Marker Monday: Savannah’s African-American Medical Pioneers

To highlight this year’s Georgia History Festival theme, “A Legacy of Leadership,” December’s #MarkerMondays explore medical history in Georgia and the Georgians who were pioneers in their field.

This week’s #MarkerMonday highlights Dr. Cornelius McKane and Dr. Alice Woodby McKane, African-American physicians in Savannah, Georgia. Cornelius McKane was born in Georgetown, Dutch Guiana. He attended school in New York and later enrolled in the University of Vermont Medical College, graduating in 1891. He moved to Savannah after hearing about the lack of African-American doctors and began his medical practice in 1892.

Alice Woodby (1865-1948) was born in Bridgewater, Pennsylvania. She graduated from the Women’s Medical College of Pennsylvania in 1889. After graduation, she moved to Augusta, Georgia, becoming the only African-American female physician in Georgia at that time. In Augusta, Woodby worked alongside Lucy Craft Laney at the Haines Institute, a school established to educate African-American children. Alice and Cornelius met in Augusta and married in the early 1890s.

Photograph of the Charity Hospital and Training School for Nurses. From the Charity Hospital and Training School for Nurses vertical file.

After their wedding, Alice moved to Savannah to join Cornelius and noticed the local African-American community lacked adequate medical care and trained physicians. In June 1893, she established the McKane Training School for Nurses. Following the school’s first graduation, the McKanes moved to Monrovia, Liberia, where they organized several healthcare facilities, including the nation’s first hospital with the American Colonization Society. However, the couple decided to return to Savannah nearly one year later. Back in Savannah, the McKanes opened the McKane Hospital for Women and Children (later renamed Charity Hospital and Training School for Nurses) in late 1896. Concerned for their children’s education, the McKanes relocated to Boston in 1909, where Cornelius died three years later. After his passing, Alice continued to train nurses and published two books, The Fraternal Sick Bed (1913) and a book of poetry, Clover Leaves (1914). She died in 1948.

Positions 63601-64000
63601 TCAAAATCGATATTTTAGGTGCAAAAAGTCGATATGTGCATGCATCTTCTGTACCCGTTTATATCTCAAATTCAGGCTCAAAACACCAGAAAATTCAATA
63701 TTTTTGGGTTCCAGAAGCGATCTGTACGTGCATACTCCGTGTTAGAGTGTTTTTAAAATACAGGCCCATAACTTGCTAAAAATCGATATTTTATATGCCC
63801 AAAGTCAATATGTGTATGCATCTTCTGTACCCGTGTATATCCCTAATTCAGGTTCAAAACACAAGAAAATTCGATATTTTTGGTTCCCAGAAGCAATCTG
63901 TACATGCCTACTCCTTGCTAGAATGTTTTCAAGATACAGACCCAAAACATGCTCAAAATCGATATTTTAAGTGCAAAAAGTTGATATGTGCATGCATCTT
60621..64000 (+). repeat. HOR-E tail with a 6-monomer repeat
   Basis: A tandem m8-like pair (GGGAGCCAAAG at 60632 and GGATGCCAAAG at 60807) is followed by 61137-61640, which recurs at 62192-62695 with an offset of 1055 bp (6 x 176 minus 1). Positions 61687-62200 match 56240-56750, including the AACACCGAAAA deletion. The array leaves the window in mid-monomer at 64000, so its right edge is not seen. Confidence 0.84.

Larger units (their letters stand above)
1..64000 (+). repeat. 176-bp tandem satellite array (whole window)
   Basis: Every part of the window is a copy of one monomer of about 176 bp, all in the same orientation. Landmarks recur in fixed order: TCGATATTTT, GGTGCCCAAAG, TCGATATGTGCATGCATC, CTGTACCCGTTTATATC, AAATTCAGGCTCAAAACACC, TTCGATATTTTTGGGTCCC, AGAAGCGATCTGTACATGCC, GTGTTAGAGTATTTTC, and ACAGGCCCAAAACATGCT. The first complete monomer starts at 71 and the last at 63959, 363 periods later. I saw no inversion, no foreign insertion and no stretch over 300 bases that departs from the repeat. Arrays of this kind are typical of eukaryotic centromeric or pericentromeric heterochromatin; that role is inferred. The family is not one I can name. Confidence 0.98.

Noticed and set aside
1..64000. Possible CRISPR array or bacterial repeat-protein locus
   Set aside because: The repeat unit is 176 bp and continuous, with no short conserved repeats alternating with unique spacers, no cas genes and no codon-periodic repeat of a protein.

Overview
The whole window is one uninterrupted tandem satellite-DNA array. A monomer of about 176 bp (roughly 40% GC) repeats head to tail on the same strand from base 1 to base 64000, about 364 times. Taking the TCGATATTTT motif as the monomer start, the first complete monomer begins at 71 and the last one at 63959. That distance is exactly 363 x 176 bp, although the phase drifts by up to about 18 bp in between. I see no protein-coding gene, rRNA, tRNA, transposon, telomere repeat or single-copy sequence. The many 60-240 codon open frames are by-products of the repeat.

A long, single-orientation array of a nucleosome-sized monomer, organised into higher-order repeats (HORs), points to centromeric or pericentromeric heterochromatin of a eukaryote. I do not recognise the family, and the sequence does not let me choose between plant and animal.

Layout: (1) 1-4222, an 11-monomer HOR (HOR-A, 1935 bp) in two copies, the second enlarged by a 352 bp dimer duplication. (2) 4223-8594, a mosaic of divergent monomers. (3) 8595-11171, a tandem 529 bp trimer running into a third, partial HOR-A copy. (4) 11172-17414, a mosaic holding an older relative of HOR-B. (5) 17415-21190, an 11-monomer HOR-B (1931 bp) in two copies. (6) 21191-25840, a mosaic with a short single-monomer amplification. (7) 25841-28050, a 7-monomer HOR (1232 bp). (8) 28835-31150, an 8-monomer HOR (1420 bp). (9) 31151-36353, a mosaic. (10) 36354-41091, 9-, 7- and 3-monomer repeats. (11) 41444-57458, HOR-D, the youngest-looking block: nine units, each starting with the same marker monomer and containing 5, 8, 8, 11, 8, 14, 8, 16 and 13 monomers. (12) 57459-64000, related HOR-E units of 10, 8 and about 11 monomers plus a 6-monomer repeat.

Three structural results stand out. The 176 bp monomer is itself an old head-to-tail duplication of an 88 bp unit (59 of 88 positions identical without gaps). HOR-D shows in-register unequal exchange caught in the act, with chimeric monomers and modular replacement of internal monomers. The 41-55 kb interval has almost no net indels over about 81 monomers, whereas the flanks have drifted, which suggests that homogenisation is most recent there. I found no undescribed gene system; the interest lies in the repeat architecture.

Explore the links below to learn more about Cornelius and Alice Woodby McKane and their efforts to provide medical training and care in Savannah and elsewhere around the world.

Full Marker Text

Charity Hospital and Training School for Nurses Historical Marker Text

Georgia History Festival Blog Post- A Legacy of Leadership: Dr. Alice Woodby McKane and Pioneering Healthcare in Georgia

Georgia Women of Achievement: Dr. Alice Woodby McKane

Black Then: Alice Woodby McKane: First Black Woman Doctor in Savannah, Georgia Alice Woodby McKane (1865-1948) The American Colonization Society

PBS: American Colonization Society

Further Reading

Beckford, Geraldine Rhoades. Biographical Dictionary of American Physicians of African Ancestry, 1800-1920. Cherry Hill, NJ: Africana Homestead Legacy Publishers, 2011, 219.

Elmore, Charles J. "Black Medical Pioneers in Savannah, 1892-1909: Cornelius McKane and Alice Woodby McKane." Georgia Historical Quarterly 88, no. 2 (2004): 179-96.

Elmore, Charles J. Savannah Georgia. (Black America Series) Charleston, SC: Arcadia Pub., 2002.

Golson, Hugh. "A State of Innovation: Medical Pioneers Cornelius and Alice Woodby McKane." Georgia History Today, Vol. 10, No. 3&4, Fall/Winter 2016, 9.

McKane, Alice Woodby. Clover Leaves. Boston, MA, 1914.

Parker, Evelyn W. "The Doctors McKane." The Savannah Biographies 24 (November 17, 1993). Special Collections, Lane Library, Armstrong Atlantic State University.

Perdue, Robert Eugene. The Negro in Savannah, 1865-1900. New York: Exposition Press, 1973.

University of Vermont. Thirty-Ninth Annual Announcement of the Medical Department of the University of Vermont and the State Agricultural College (organized in 1791). Burlington, Vermont- For the Year 1892. Burlington, VT: R.S. Styles Steam Book and Job Printer, 1891.

Related Marker Monday Posts

The Georgia Infirmary (Posted May 2, 2016)

Lucy Craft Laney (Posted April 17, 2017)